2019 is the first year in office for Governor Jared Polis, who has signed into law measures that were vetoed previously by his predecessor, John Hickenlooper. However, behind the headlines, it is possible that some of the measures that will be going into effect in the coming months or next year may not have an immediate impact on increasing demand significantly.
A report from Westword runs down the numerous pieces of cannabis-related legislation that were passed into law in Colorado this year. Some of the items that have drawn the most attention include House Bill 1230, which will allow social cannabis use permits for businesses and “tasting room” permits for licensed cannabis retailers and dispensaries, and House Bill 1234, which will allow cannabis to be delivered to patients and consumers. On their faces, both measures could drive additional purchasing by increasing opportunities for individuals to consume and allowing them to obtain product more conveniently, respectively.
However, as Westword points out, local governments will have to affirmatively “opt in” to the new laws. In other words, they must pass ordinances explicitly allowing them; by simply doing nothing, local governments will maintain a de facto ban on such activities. According to the Colorado Municipal League, most local governments in the state are still unwelcoming to cannabis businesses, with only 74 of the state’s almost 270 cities and counties – about 28% – allowing some form of sales, whether medical, adult-use, or both, as of the end of 2018.
Additionally, depending on how the rulemaking process shakes out, stringent restrictions on the activities allowed by the two bills noted above could prevent businesses from jumping through the hoops necessary to obtain permits. That has been the case with Denver’s social cannabis use ordinance, which has resulted in only a handful of businesses gaining licenses under the program.
Finally, regarding cannabis delivery, only registered patients will be allowed to receive deliveries in 2020, with such services allowed in the adult-use market beginning in 2021. The pool of potential customers that might take advantage of cannabis delivery will therefore be restricted for at least the next 18 months.
Overall, the measures noted above may very well provide a boost to sales in Colorado’s market next year, though whether it will be a significant and notable one remains to be seen. As alluded to above, state agencies – primarily the Marijuana Enforcement Division (MED) – will have to undertake rulemaking proceedings in order to implement the new laws, with concrete changes to the state’s cannabis landscape unlikely to be in place until 2020.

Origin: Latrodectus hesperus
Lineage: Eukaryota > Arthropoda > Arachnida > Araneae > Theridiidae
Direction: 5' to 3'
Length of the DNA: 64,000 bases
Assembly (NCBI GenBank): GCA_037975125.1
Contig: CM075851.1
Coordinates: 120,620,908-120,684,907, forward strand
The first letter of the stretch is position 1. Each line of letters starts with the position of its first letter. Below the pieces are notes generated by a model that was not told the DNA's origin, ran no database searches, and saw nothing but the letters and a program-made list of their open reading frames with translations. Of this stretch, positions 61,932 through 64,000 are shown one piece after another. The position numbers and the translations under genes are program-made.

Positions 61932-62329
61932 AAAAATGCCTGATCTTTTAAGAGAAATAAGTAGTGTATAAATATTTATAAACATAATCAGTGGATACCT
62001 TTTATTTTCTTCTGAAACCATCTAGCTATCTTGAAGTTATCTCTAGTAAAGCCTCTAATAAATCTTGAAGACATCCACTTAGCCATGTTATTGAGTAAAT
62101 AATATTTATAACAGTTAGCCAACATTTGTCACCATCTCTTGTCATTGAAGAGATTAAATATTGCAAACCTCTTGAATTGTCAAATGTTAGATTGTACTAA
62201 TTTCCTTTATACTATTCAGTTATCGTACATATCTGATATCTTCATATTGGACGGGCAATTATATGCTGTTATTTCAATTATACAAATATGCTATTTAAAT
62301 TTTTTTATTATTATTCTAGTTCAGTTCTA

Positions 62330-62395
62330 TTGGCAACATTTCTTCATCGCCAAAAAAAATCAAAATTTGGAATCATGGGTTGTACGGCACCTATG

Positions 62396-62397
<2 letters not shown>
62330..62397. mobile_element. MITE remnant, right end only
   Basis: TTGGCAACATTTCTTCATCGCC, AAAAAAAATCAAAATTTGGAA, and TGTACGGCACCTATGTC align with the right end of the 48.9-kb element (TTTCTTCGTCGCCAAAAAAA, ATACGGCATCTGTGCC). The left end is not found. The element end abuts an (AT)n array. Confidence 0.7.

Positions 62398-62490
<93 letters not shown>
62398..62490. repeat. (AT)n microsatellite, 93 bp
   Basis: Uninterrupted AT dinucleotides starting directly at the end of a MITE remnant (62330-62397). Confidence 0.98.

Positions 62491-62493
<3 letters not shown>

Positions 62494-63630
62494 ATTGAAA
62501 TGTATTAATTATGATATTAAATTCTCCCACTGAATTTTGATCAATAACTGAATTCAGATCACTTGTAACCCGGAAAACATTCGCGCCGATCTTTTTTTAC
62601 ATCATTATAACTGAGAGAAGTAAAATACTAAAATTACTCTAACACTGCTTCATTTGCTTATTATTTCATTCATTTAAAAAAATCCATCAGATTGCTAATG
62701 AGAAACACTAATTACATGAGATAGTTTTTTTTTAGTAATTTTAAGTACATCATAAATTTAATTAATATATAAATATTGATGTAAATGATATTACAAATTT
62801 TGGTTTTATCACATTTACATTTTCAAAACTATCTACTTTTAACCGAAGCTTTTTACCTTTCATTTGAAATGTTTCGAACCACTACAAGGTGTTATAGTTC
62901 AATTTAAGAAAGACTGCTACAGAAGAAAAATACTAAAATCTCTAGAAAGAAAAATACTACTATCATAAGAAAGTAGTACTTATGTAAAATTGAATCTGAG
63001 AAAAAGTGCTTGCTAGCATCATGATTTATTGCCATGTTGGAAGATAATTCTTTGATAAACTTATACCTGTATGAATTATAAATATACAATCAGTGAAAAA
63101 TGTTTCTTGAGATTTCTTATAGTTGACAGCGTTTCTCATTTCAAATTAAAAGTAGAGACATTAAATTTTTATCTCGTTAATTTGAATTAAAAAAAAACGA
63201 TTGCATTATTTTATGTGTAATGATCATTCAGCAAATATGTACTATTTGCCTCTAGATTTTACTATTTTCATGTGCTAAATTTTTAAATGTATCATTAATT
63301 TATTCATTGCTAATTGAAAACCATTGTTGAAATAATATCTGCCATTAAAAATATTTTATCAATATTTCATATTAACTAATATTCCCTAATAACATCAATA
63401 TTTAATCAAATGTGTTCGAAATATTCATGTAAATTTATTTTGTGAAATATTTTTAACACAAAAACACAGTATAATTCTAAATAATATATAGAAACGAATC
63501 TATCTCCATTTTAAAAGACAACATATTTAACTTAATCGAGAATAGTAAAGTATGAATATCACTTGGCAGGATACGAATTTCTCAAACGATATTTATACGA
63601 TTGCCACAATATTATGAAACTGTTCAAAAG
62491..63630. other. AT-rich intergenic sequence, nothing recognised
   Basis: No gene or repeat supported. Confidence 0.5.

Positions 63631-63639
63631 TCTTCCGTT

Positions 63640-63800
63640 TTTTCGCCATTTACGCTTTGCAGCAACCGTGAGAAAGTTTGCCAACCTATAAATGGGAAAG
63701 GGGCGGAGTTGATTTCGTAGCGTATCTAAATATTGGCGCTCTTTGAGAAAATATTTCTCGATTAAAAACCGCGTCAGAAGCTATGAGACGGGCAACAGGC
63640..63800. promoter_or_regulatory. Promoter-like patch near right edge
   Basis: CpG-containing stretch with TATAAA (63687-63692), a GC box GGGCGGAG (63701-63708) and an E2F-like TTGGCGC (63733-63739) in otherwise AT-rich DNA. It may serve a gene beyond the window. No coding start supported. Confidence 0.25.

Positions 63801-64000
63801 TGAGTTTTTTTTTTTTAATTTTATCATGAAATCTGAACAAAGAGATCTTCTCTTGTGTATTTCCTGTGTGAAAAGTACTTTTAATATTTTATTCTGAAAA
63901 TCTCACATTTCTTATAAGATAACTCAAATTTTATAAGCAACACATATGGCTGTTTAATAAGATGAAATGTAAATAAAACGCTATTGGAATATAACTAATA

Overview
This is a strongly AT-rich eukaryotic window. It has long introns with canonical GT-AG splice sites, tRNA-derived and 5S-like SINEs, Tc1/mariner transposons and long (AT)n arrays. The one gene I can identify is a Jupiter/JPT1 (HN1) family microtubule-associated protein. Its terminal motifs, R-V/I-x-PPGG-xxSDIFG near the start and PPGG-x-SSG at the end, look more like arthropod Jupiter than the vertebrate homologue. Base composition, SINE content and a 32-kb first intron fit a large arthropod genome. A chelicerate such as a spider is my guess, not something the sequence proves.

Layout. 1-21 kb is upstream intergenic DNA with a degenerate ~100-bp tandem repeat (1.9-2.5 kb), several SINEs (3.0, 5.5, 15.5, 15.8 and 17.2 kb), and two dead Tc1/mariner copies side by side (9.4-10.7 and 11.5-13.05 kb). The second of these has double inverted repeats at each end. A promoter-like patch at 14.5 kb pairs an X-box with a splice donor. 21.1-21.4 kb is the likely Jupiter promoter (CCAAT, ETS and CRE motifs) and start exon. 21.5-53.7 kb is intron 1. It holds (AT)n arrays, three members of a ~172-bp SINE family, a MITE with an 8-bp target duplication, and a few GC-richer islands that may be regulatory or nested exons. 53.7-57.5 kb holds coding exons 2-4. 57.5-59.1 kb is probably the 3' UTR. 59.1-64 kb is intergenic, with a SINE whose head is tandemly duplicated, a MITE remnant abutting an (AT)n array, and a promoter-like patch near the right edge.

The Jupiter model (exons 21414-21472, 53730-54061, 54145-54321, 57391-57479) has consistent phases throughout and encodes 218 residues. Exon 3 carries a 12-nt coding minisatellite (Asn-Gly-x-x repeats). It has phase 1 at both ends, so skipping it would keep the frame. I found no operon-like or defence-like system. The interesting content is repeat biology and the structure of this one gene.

On the other hand, another piece of legislation signed into law recently is apparently already making an impact on Colorado’s cannabis industry. House Bill 1090, “repeals the provision that prohibits publicly traded corporations from holding a marijuana license.” In general, the bill allows for greater investment in Colorado’s industry from out-of-state sources. While those in favor of the bill argued that Colorado businesses needed increased access to various sources of capital in order to remain competitive nationally, some worried that HB 1090 could lead to further consolidation in the state’s cannabis market.
A recent press release from Medicine Man Technologies appears to give credence to the latter sentiment. According to the press release, Medicine Man has entered into a binding term sheet to acquire Los Sueños Farms, LLC, which it calls, “North America’s largest sustainable cannabis farm,” as well as MesaPur, a dispensary and infused products manufacturing company. The press release goes on to state, “The acquisition of Los Sueños and MesaPur was made possible by the passage of House Bill 19-1090, which was signed into law by Colorado’s Governor Jared Polis on May 29th, opening up Colorado’s cannabis industry to outside investors and enabling increased investment by venture capitalists and private equity firms.”